Carswell’s mediocre judicial record and prosegregation stance resulted in his nomination to the Supreme Court being rejected by the Senate.
President Richard M. Nixon appointed Carswell to the Fifth Circuit Court of Appeals in 1969, and Carswell was his choice to fill the Supreme Court seat left vacant when Abe Fortas resigned in 1969. Nixon selected Carswell after the Senate rejected his first nominee, Clement Haynsworth, Jr.
Nixon erred politically in nominating Carswell. As a candidate for the Georgia legislature in 1948, Carswell had supported racial segregation. Moreover, his record as a jurist was unimpressive; his decisions as a district judge had a high reversal rate. Nebraska senator Roman Hruska drew attention to Carswell’s deficiencies when he declared, without any sense of irony, that mediocre Americans also deserved representation on the Supreme Court.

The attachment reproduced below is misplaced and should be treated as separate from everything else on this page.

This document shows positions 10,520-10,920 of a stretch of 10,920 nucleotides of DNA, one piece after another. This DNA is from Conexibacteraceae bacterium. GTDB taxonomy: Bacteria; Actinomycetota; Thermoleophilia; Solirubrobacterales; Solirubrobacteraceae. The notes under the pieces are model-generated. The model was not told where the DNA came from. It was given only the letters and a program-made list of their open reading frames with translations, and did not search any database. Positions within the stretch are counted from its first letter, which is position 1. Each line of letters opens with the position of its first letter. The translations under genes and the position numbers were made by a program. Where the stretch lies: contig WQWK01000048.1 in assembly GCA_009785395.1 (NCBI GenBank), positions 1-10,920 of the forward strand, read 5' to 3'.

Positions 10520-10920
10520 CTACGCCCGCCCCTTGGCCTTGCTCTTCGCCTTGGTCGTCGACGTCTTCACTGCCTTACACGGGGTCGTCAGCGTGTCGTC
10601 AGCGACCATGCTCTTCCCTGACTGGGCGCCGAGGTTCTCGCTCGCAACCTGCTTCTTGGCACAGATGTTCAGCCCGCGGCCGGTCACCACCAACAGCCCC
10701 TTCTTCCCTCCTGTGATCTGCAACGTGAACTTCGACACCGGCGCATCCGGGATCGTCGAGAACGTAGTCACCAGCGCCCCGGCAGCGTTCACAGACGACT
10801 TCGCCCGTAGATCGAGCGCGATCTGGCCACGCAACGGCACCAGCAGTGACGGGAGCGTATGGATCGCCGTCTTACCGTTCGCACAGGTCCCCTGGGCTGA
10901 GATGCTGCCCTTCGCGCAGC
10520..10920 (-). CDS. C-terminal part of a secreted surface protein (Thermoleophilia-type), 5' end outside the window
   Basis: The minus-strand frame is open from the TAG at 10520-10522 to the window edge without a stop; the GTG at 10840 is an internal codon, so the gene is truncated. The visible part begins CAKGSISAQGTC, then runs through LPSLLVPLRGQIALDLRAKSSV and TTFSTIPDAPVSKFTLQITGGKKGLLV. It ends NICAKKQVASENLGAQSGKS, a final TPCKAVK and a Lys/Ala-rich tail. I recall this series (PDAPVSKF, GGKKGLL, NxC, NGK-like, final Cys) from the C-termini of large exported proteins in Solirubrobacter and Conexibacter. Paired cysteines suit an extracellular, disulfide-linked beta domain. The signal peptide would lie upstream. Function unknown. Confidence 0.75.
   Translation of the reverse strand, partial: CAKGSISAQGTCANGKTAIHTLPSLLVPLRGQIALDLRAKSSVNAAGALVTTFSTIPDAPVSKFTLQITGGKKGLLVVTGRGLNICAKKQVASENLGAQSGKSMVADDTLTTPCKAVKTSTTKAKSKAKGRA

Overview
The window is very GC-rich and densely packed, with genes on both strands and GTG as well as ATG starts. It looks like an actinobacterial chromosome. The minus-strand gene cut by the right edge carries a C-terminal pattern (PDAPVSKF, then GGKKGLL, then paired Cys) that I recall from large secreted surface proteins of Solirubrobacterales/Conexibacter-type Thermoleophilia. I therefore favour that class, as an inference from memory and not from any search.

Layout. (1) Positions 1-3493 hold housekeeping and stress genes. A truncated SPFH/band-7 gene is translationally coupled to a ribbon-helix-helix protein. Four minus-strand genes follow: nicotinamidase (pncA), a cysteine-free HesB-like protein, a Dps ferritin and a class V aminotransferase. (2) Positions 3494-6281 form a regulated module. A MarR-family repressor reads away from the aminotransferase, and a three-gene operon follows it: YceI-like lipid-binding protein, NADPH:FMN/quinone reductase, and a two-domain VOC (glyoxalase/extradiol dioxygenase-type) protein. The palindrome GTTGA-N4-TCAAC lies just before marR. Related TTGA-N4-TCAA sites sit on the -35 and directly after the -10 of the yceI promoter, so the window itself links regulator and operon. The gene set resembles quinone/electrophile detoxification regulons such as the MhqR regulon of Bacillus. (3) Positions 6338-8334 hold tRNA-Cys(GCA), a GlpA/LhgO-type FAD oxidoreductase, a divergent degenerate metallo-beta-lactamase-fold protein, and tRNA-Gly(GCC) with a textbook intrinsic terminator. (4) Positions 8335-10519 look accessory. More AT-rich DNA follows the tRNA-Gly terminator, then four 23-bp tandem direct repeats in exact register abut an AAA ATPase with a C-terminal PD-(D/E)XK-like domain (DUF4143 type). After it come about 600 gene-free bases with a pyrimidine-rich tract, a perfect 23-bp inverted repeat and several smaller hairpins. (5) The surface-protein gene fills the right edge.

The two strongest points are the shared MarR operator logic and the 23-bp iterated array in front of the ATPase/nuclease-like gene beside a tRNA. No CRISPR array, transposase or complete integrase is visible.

Nixon aides informed the president that Carswell had no chance of receiving Senate confirmation. Nevertheless, Nixon ordered his staff to continue their efforts to garner support for the nominee. Despite their efforts, on April 8, 1970, the Senate rejected Carswell by a vote of fifty-one to forty-five Nixon attacked Congress for what he termed its opposition to any southern nominee. Carswell resigned from the bench, lost a 1970 bid to become the Republican candidate for the Senate, and returned to his private law practice.
Haynsworth, Clement, Jr.
Nixon, Richard M.
Nominations to the Court
Segregation, de facto
Segregation, de jure